“Dora the Doormat” and other Scary Straw Women of Complementarity
Recently, someone in the twitter world called me an “uber-complementarian.” They threw out the term “complementarian” derogatorily, like an ugly handful of mud – akin to calling someone a “racist,” “fascist,” “sexist,” or something scary like that. I had to smile, since I remember sitting around a table with John Piper and Wayne Grudem and others, wracking our brains to come up with an apt label to describe the historic Christian teaching on gender. Oh how quickly labels turn into stereotypes!
The Historic Christian Position on Gender
Since New Testament times, Christians believed that the Bible taught that God created male and female with complementary differences and roles. There was no word to describe this position, since no one had ever questioned it. But about 50 years ago, feminism changed all that. And by the mid-eighties, when Egalitarians and Evangelical Feminists eagerly jumped on the feminist ideological bandwagon, it was necessary to come up with a label to identify this traditional, orthodox, historic belief. That’s when we came up with the term “complementarian.” It simply means someone who believes that the Bible teaches that God created men and women with equal, yet distinct roles. A complementarian is a person who believes that God created male and female to reflect complementary truths about Jesus.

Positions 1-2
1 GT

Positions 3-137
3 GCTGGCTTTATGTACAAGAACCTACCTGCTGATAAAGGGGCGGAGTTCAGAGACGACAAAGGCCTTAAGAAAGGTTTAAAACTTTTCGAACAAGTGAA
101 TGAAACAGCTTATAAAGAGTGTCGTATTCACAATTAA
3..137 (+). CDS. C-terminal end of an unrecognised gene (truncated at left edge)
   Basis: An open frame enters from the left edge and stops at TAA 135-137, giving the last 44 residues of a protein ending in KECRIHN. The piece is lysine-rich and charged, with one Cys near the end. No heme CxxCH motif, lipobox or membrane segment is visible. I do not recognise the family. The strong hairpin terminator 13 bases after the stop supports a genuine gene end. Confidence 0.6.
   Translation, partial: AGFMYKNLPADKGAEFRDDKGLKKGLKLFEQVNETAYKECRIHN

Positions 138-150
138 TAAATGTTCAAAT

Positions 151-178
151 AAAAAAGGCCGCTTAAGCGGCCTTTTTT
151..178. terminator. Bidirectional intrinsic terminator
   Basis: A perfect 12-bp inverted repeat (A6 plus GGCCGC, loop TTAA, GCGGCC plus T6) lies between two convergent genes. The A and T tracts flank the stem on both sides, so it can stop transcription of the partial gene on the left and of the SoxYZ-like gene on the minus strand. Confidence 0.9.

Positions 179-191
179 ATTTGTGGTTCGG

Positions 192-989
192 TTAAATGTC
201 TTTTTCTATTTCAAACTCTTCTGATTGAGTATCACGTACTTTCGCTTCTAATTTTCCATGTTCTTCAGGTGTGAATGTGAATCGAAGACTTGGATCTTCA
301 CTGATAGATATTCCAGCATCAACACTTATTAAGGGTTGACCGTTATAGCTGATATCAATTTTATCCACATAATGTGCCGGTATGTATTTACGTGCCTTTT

And that’s when I started to be called a gender traitor. And misrepresented by scary straw women. A straw woman is the female version of a straw man. A straw man argument is one that misrepresents a position, knocks that position down, and then concludes that the real position has been refuted. It’s a common, but faulty way to argue against an idea. Anyway, since the term “complementarian” now conjures up such scary stereotypes, I thought it would be fun to parade some of the most popular straw women out across the stage so they could take a bow—and hopefully bow out. Here they are…
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